“Produce 48” Evaluations Show The Drastic Skill Gap Between Korean and Japanese Trainees
One of the more significant concerns for the third season of the popular TV audition program Produce 48 was based on the fact that Korean and Japanese idol production systems are naturally different, coming from two completely different cultures.
As the show premiered and some of the Korean and Japanese trainees revealed their first stage performances against each other, viewers realized there is an undeniable gap in the skill levels among the contestants.
While Korean trainees mostly found their ways into groups A, B, and C, a large majority of the Japanese trainees was identified as groups D and F.
The judges remained unimpressed with these Japanese idols and evaluated them by K-Pop standards.
The Japanese contestants slowly became aware of the drastic skill gap.
Contestants from Japan discussed among themselves that such skill gaps are from the differences in the training system.
“We debut after a month of training…” — Tomu Muto
“It’s not like we learn the basics before debuting either. We don’t go through any vocal training.” — Ayana Shinozaki
Judge Lee Hong Ki had a deeper understanding of this too.
“You know how for Korean trainees, once they sign their traineeship with an agency, the agency provides all kinds of vocal and dance classes? For Japanese trainees, it’s not like that. They have to learn things on their own. The two countries have such drastically different systems when it comes to producing ‘idols’ and training them.” — Lee Hong Ki
When another judge, Bae Yoon Jeong, confronted the Japanese trainees about the issue at hand, the trainees finally got the chance to explain.
“You’re aware that in K-Pop, the group choreography is really important and emphasized, right? Is ‘dancing in sync’ not that important in the Japanese idol scene?” — Bae Yoon Jeong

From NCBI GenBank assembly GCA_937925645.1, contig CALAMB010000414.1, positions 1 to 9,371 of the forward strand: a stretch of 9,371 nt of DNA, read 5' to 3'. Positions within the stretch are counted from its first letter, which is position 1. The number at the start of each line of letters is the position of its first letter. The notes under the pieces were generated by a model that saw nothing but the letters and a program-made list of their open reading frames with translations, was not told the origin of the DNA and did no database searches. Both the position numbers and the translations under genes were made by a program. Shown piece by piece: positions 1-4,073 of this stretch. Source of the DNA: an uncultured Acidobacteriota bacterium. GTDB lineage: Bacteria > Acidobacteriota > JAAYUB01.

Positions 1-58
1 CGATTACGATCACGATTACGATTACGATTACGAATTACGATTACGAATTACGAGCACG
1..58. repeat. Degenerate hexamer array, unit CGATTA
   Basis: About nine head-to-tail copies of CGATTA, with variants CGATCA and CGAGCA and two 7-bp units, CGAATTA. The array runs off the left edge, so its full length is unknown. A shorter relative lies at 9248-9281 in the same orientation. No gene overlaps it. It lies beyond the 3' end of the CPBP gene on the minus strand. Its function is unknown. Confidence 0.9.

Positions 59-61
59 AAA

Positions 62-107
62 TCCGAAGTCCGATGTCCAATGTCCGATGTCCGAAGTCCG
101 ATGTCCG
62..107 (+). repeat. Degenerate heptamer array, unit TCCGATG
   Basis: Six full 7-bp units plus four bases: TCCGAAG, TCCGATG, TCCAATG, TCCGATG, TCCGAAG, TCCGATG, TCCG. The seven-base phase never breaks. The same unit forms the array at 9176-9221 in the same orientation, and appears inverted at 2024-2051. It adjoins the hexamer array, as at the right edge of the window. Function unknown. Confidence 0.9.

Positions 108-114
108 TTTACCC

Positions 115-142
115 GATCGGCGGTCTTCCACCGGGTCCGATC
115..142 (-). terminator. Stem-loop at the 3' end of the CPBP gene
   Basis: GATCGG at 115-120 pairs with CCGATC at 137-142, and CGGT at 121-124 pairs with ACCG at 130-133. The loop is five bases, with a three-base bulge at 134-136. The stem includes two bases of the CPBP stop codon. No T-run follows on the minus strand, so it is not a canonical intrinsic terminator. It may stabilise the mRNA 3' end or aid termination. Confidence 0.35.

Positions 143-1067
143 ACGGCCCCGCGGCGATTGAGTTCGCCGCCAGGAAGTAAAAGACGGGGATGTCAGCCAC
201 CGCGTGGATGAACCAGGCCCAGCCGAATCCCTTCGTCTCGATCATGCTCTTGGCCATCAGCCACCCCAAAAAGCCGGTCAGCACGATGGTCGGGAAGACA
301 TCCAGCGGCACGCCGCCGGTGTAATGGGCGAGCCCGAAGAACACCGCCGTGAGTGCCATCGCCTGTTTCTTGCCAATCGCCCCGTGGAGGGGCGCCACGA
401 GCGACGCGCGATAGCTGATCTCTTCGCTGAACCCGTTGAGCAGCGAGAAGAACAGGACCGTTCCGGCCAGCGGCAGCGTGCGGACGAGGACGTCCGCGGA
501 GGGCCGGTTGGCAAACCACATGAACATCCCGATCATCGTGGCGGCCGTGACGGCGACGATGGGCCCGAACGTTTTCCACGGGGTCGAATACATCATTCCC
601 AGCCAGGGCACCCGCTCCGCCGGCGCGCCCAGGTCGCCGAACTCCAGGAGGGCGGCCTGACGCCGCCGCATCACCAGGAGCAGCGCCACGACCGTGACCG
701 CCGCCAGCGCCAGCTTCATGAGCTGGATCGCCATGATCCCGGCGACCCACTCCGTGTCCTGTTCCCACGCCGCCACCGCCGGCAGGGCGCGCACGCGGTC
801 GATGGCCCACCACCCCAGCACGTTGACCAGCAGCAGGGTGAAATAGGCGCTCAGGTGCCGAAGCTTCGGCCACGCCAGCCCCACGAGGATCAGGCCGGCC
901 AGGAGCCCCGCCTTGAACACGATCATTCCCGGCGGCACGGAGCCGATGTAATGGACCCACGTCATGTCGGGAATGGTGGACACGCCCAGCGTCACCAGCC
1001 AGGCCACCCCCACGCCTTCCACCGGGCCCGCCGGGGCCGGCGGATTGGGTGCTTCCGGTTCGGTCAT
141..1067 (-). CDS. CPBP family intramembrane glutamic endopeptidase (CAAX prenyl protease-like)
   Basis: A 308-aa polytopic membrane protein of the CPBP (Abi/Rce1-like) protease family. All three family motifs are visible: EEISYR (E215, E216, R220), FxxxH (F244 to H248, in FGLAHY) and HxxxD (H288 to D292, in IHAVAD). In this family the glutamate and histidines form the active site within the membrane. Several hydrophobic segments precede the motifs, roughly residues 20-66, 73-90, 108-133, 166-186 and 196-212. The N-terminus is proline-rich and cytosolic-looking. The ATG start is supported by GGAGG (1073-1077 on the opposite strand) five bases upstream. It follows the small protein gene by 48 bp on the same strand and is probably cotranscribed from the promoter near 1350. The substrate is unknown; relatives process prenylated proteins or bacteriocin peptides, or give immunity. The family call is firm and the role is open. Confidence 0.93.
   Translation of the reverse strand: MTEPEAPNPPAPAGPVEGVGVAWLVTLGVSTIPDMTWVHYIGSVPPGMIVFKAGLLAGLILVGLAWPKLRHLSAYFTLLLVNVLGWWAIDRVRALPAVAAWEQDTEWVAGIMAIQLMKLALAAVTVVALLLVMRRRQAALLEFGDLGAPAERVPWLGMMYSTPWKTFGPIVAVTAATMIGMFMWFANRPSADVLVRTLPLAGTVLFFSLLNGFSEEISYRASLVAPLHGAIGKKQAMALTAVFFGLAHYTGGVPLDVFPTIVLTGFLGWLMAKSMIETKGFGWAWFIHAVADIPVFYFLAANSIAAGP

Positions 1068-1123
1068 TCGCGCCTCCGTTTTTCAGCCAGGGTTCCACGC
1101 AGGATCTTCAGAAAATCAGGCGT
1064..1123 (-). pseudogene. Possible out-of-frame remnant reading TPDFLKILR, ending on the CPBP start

According to the Japanese trainees, the Japanese idol industry is focused around the idols’ abilities to “entertain”, which is not limited to singing and dancing.
“We focus more on being cute than dancing well.”
“In Japan, being an idol is more about having fun and showing that.”
“Some members don’t sing and dance as well but still are very popular.”
Everyone on the show realized the cultural difference is a huge aspect playing into the skill differences.
“Watching the Japanese trainees is like seeing a whole new world for me.” — Soyou
The judges encouraged the Japanese trainees to work hard, even if they have to start their way up from Group F.
“Someone in season 1 started from group F and made it all the way to the debuting team. Since you’re here in Korea, you might as well learn a thing or two about group dancing. Good luck.” — Bae Yoon Jeong
“The Korean trainers will help you improve so that you can get to Group A.” — Lee Hong Ki
Viewers are torn between being understanding of the cultural differences and being critical about natural talent regardless to the system.
“Cultural difference, yeah right. If you want to be a K-Pop idol, work like one. Korean trainees are talented at singing and dancing while being fun and entertaining. Stop whining.”
“I felt bad for these girls, but this journey is not an end! They will improve. Ahh I got teary eyed.”
“I hope we can all understand and accept each other’s cultures. Koreans probably have a hard time promoting in Japan because of this difference too… Everyone deserves to be loved.”
“They can keep calling it a cultural difference but in the end, it is clearly because of the lack of talent. Singers should sing well.”
“If the japan girls want to join this show, why did they not practice well beforehand? It’s not like they never watched a single K-Pop song and dance. Disappointed that they were not well prepared. At the very least, be in sync when dancing, that is the least you can do TBH.”
“They came here for training since this program is Korean program they should follow and listen Korean producers. Of course they were happy in japan even they are not professional because most of them are not professional and their fandoms are like it. If you don’t like strict training and want to stay in amateur? Go back to Japan and be happy in there.”
With all issues aside, Produce 48 is steadily gaining regular viewers as more trainees get prepared to perform and compete on stage.
Here is a group of Japanese trainees and a group of Korean trainees perform the same song. See how the cultural differences in the idol production systems impacted these trainees: